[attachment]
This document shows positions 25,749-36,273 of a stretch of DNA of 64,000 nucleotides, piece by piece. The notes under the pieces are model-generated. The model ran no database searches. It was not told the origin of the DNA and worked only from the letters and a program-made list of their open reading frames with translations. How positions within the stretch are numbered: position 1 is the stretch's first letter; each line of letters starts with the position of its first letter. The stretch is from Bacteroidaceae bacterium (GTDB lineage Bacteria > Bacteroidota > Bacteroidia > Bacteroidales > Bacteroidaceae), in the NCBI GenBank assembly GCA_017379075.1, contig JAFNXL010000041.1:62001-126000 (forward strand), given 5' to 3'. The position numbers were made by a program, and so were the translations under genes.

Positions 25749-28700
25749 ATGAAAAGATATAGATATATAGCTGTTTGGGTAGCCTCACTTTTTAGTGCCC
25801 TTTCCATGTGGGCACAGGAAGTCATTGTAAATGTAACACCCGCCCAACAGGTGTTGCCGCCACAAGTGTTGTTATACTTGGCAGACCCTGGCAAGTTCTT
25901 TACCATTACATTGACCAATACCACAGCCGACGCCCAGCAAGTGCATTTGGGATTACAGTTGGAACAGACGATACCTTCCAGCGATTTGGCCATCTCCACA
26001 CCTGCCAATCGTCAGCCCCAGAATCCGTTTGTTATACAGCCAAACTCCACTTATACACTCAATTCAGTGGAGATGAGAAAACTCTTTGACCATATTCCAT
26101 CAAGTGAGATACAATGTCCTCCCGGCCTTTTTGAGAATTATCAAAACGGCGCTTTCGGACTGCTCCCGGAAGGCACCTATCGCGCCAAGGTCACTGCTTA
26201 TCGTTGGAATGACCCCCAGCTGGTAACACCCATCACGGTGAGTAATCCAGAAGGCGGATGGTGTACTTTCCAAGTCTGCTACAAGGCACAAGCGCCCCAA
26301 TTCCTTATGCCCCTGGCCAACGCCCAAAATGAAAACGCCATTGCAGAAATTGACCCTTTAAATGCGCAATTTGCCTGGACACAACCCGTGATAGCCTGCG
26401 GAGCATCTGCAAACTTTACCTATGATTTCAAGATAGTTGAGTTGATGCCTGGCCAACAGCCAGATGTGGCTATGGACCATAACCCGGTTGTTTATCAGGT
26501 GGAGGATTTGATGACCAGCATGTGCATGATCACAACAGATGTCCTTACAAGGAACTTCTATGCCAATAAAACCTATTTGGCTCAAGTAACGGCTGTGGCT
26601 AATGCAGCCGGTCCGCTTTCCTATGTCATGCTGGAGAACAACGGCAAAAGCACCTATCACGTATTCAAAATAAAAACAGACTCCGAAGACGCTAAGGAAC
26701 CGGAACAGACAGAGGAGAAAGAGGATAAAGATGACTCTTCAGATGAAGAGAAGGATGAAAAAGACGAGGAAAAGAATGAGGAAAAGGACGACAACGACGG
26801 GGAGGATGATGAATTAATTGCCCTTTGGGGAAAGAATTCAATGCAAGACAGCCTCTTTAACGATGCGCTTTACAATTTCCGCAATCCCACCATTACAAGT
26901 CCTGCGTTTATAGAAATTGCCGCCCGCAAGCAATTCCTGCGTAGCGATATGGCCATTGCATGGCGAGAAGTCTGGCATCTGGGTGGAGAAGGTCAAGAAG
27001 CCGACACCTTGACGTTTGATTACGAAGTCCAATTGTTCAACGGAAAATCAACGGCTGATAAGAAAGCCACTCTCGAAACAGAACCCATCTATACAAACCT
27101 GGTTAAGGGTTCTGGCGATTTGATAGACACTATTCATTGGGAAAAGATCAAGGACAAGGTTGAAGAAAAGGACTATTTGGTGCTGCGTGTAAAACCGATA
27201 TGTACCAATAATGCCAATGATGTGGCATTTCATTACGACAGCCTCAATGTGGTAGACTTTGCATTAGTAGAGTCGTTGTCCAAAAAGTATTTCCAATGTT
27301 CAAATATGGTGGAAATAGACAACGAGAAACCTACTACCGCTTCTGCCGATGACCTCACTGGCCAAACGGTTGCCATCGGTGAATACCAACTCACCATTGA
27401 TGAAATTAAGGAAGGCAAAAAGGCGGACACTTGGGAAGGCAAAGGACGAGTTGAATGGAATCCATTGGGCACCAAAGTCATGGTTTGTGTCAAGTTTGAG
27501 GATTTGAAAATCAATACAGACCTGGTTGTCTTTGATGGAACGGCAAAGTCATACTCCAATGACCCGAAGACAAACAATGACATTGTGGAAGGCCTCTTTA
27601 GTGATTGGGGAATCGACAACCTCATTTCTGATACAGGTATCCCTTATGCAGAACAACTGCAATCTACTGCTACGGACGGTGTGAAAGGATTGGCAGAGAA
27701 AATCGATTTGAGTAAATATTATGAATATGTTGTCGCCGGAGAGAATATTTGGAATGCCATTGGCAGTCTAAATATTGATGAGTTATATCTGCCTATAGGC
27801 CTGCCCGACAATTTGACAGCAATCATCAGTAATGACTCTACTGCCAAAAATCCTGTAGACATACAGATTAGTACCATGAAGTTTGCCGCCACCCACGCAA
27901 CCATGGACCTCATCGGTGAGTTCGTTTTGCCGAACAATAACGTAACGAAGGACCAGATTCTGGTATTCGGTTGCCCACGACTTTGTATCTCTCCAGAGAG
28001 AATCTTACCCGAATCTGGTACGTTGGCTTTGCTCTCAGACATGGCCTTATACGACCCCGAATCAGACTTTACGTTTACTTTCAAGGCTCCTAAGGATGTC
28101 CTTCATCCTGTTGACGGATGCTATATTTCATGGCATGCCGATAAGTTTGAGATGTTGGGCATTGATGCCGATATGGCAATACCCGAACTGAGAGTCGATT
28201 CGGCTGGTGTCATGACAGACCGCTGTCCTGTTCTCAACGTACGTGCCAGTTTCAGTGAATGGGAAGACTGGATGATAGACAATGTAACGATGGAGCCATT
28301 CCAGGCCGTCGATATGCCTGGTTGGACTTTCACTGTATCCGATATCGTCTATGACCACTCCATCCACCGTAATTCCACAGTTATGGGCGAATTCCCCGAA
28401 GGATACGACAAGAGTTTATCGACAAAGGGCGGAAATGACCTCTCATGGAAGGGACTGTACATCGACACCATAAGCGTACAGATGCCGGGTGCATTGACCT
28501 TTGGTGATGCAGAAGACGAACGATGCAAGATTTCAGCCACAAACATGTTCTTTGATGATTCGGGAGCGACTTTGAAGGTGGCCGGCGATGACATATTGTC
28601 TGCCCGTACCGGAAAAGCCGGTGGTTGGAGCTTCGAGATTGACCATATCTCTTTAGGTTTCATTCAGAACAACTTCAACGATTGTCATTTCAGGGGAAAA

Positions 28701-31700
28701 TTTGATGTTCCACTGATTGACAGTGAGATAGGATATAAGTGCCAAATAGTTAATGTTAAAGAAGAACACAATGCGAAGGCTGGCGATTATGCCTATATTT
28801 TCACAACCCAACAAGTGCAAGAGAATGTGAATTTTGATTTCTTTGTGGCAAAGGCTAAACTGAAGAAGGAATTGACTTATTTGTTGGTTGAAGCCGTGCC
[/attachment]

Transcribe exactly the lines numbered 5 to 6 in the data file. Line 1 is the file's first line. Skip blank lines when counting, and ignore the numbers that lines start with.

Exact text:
25901 TACCATTACATTGACCAATACCACAGCCGACGCCCAGCAAGTGCATTTGGGATTACAGTTGGAACAGACGATACCTTCCAGCGATTTGGCCATCTCCACA
26001 CCTGCCAATCGTCAGCCCCAGAATCCGTTTGTTATACAGCCAAACTCCACTTATACACTCAATTCAGTGGAGATGAGAAAACTCTTTGACCATATTCCAT